The Cavaliers did not have to wait long for good news Monday night. The show started at 7 o’clock. At 7:07, ESPN unveiled the UVA-Cal matchup, and the celebration began. The players, who were sitting together at a table, leaped to their feet and screamed with joy, then shared embraces with Boyle and assistant coaches Tim Taylor, La’Keshia Frett Meredith and Katherine Graham.
Later during the show, Ron Sanchez, associate head coach of the UVA men’s team, stopped by to offer congratulations.
“Last year we were heartbroken,” said guard Aliyah Huland El, the Cavaliers’ second-leading scorer. “We were absolutely expecting to have our name called, and I think we used that as motivation in the offseason and preseason and [in the WNIT] last year as well.
“This year it came to fruition. We worked for it, we deserved it, and we’re so excited to be dancing this year.”
Huland El is one of four seniors on the roster, along with guard J’Kyra Brown and forwards Lauren Moses and Jae’Lisa Allen.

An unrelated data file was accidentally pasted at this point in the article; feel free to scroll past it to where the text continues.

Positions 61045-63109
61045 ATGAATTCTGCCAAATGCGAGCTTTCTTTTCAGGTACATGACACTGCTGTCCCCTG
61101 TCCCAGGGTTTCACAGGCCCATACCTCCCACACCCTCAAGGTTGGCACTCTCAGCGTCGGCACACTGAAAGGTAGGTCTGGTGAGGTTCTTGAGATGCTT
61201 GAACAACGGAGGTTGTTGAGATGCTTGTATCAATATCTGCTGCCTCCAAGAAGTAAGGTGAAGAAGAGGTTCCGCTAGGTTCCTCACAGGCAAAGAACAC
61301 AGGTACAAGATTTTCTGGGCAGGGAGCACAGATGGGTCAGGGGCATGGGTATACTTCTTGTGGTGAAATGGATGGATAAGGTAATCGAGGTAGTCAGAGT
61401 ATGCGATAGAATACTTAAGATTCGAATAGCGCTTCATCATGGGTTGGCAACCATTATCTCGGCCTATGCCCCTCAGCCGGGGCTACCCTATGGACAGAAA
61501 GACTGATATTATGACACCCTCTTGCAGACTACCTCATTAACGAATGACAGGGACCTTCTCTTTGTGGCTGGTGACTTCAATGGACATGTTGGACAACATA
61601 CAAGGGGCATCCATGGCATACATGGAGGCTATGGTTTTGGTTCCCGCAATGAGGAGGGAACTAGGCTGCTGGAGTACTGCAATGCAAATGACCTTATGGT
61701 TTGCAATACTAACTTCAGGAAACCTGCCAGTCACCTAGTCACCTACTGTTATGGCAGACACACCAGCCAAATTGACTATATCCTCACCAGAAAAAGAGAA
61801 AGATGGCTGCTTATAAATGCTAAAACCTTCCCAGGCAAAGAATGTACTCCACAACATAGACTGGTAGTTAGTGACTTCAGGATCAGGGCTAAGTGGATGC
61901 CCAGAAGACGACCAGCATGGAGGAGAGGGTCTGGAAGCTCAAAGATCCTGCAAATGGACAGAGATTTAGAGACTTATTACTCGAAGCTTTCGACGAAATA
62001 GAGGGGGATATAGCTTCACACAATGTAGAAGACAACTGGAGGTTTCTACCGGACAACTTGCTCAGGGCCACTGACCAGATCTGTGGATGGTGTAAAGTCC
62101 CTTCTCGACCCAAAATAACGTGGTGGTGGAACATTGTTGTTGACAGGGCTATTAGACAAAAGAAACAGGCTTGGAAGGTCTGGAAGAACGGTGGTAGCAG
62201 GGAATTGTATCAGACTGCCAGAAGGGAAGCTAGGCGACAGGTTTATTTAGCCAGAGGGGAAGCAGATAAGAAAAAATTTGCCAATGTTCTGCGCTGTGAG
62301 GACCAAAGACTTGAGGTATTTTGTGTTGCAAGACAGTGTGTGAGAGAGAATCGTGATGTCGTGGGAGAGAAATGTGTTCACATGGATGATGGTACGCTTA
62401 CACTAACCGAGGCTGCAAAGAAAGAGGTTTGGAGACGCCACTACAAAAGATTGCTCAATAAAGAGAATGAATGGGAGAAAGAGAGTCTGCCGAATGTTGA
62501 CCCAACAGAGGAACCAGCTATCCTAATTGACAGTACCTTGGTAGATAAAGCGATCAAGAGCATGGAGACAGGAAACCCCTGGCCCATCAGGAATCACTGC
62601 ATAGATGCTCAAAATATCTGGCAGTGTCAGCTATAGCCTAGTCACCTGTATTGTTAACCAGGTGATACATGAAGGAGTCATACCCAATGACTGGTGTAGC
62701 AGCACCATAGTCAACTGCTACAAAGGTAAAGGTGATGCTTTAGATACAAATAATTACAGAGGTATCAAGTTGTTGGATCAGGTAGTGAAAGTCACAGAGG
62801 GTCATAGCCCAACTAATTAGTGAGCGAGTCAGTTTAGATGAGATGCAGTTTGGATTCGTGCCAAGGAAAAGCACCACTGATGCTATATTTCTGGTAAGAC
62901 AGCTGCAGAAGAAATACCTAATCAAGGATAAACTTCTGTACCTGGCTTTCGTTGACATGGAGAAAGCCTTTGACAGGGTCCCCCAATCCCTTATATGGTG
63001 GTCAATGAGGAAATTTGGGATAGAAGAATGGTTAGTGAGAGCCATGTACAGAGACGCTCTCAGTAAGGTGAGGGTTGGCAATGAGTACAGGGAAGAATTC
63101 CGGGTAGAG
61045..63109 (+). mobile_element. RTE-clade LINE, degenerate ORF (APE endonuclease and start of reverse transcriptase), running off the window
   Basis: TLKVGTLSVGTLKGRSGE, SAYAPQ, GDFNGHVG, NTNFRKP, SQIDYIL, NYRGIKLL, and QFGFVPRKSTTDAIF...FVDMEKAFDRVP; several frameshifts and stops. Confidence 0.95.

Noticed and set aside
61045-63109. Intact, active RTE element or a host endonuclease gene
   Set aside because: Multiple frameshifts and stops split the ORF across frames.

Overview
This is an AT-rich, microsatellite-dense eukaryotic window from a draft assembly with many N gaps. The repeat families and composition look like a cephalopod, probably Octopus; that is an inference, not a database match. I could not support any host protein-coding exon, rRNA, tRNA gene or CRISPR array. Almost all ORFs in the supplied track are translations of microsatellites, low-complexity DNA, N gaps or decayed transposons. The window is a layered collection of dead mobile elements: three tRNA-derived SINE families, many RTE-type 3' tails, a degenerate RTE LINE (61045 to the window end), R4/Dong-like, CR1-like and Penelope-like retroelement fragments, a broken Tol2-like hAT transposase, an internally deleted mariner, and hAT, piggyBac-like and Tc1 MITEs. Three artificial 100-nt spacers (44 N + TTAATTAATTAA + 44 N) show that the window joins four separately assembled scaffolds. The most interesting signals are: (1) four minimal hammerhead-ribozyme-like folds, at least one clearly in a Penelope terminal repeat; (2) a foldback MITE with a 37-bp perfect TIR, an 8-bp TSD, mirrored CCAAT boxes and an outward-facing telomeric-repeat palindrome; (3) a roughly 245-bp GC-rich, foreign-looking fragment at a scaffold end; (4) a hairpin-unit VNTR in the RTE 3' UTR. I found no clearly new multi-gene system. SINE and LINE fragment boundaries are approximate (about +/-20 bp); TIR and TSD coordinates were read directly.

“I don’t know even if there’s words to describe the feeling I felt,” Moses said, “for not only me, being a fourth-year, but for this entire team.”
Huland El said: “The fourth-years on this team have been working for this for four years now. We came in wanting to change the program, and time and time again we’ve been so disappointed, and this year it came to fruition.”
This marks the first time since 2001 that UVA will be represented in both the men’s and women’s NCAA tournaments. The men’s head coach, Tony Bennett, was at the Boar’s Head Resort for his weekly radio show when he learned the women had been selected.
“Congrats to them,” Bennett said. “They should have been in last year.”
Moments after the UVA-Cal game was announced, Boyle received a text from Lindsay Gottlieb.
“They love these storylines, right?” Gottlieb wrote.
After Boyle left for UVA in 2011, Gottlieb took over as the Golden Bears’ head coach. She’d previously been an assistant under Boyle at the University of Richmond and at Cal.
“She’s one of my best friends,” Boyle said.